Health is individual and we humans are all so different. One born with a congenital disease or other genetic disorder, an impaired or disadvantaged physical or mental body may consider themselves quite happy and healthy; while another with no outward physical or mental impairments or social disadvantages are engaged in constant struggle with states of high anxiety, depression and hypochondriac fears with resultant misery. Factors beyond the given inherent individual physical and mental states may also have an affect on health. Individual health is influenced by others with whom we co-exist. Others will often increase or decrease our levels of stress directly influencing our capacities to live in the world. While health and well-being typically go hand in glove, health and well-being are both directly and profoundly affected by the immediate culture and health of the world around us. No living entity freely exists in and of itself but is always a result of what has gone before. Therefore, the concept of wholeness in health is dependent not only upon developing good habits, attentive life-style and pursuing healthy models of self-care, but must include how perspectives may be responsive to change; in effect, to develop resilience and flexibility to adapt.
Neuro-psychology and the cognitive sciences concern how well we tend the environment inside of us. They are grounded in the fact that emotions and thought are both physical, not just mental; and that there is no greater freedom than the wholeness which comes from developing a skillful way of seeing. These are truths which are often overlooked in policies, practices, regulations and standards can add clarity to guidelines and frame our moral actions. They give meaning to living in the immediacy of the world and remind us that we are simply another species on earth like any other, all connected in the web of life.
Many health decisions have a direct impact which are considered the cultural norm and affect us in the long-term — whether children are vaccinated or not, whether antibiotics are over or under prescribed, whether a tonsillectomy or other elective surgeries are considered preventative or cosmetic, whether local religious customs are perceived to increase risk factors of illness or have an impact on birth control, even whether or not government rule of law or policy should govern childbirth. These are acculturations which affect the health of individuals and the health of communities as a whole. While it is quite biologically natural for us to create behaviours, ideas, laws, and trends that are perceived to benefit society; a majority of cultural factors are not biologically-based adaptations.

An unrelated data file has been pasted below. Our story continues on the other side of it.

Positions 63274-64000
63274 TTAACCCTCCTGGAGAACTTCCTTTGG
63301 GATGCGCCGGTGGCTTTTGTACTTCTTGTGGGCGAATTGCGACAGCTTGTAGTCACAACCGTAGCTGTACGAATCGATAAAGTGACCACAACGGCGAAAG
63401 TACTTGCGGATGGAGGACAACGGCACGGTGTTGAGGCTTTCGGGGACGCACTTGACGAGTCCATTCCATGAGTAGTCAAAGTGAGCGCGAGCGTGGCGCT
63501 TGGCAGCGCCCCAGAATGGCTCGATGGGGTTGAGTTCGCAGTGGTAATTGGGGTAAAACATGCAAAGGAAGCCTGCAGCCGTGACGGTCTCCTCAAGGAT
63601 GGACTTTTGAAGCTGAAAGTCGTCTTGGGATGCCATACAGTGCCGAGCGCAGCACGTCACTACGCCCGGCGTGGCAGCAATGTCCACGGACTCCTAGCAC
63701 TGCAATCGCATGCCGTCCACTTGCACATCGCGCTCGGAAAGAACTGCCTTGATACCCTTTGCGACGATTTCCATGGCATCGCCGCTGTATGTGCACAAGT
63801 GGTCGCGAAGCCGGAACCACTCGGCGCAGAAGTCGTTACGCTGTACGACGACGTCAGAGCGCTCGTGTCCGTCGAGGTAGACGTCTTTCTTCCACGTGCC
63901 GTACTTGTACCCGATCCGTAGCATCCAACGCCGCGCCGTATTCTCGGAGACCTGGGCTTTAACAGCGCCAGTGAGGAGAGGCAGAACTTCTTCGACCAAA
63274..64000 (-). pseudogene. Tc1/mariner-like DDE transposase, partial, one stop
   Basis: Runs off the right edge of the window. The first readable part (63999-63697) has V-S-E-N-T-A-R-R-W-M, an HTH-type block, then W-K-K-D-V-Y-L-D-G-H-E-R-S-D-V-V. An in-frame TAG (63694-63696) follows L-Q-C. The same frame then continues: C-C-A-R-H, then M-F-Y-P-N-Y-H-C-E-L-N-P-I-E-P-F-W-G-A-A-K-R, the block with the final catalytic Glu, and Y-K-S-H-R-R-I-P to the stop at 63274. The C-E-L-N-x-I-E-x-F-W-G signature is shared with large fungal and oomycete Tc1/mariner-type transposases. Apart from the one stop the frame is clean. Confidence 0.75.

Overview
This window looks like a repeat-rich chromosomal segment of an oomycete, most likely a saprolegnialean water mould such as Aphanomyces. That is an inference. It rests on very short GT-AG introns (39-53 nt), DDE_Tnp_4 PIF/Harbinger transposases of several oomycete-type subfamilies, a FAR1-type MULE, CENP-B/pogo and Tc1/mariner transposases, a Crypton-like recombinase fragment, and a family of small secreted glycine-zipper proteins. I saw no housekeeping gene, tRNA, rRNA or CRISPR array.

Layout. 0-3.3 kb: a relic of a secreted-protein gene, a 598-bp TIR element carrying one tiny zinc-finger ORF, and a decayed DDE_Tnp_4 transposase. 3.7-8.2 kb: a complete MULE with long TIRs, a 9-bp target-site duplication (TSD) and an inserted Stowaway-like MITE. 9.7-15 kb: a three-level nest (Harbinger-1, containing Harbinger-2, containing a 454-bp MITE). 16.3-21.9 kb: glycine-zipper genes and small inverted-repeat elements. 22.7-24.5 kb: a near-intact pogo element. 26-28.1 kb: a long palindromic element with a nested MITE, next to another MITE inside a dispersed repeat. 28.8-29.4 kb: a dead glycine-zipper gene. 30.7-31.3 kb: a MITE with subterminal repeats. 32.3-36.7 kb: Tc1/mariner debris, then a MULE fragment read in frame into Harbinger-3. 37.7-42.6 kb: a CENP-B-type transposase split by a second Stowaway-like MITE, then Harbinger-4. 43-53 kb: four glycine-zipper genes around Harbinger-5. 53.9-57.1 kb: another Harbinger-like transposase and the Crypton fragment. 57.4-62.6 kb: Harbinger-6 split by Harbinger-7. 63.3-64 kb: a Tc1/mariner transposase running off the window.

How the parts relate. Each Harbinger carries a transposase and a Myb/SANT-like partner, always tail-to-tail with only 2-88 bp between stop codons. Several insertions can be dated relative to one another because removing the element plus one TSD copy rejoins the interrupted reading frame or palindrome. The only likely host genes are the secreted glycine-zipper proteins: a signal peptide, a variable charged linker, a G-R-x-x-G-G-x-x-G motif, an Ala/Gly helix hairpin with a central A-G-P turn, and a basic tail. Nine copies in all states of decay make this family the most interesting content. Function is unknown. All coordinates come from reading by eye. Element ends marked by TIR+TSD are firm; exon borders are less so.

It is one thing to talk of the many oppressive acculturations which groups historically have used to justify suppressing others, from the totalitarian and the political to the individual abuses applied by a prevailing cultural ideology. Yet it is quite another to self impose abuse due to self-held cultural perspectives. Many internalized cultural views are simply detrimental to health, especially when they are pitted against appearances and well-being. From college alcohol poisoning and social media perpetrated suicides to anorexia nervosa and bulimia, these are culture-based problems which wreck havoc on health, especially in youth. Nowadays, it is easy somehow to culturally to view our biological body as separate from who we are and how we think. If you think you are separate or superior to the natural world, it is but a mere short step to also lose the value and importance of being aware of the psycho-spiritual role of the physical body.
As a species, we create cultural perspectives to help us adapt and adjust, position and parlay our social order. But the difference that set us apart from other species is that we homo sapiens create artificial systems and beliefs which have no biological benefit. They are culturally-created artifices which are bereft of any connection to living in the natural world; in a word, they are acculturations that have no inherent soul.
Breast augmentation, liposuction, skin lightening and western eye-rounding is more often more a result of a society with an excess of options fueled by a gluttonous economy than it is to liberate the physical in some way. As vanity, they are perspectives essentially created disconnected from the immediacy of the world, illusions which serve to alienate us not only from our biological nature, but from change itself.
Expanding on our knowledge through education of how we create acculturations will tend to open, widen and deepen our perspectives on what is essential. So how may that be accomplished? Easy, through developing a skillful way of seeing connection in the world. And there is no better way to do just that than through physically embodying experience.
Samana ~ namaste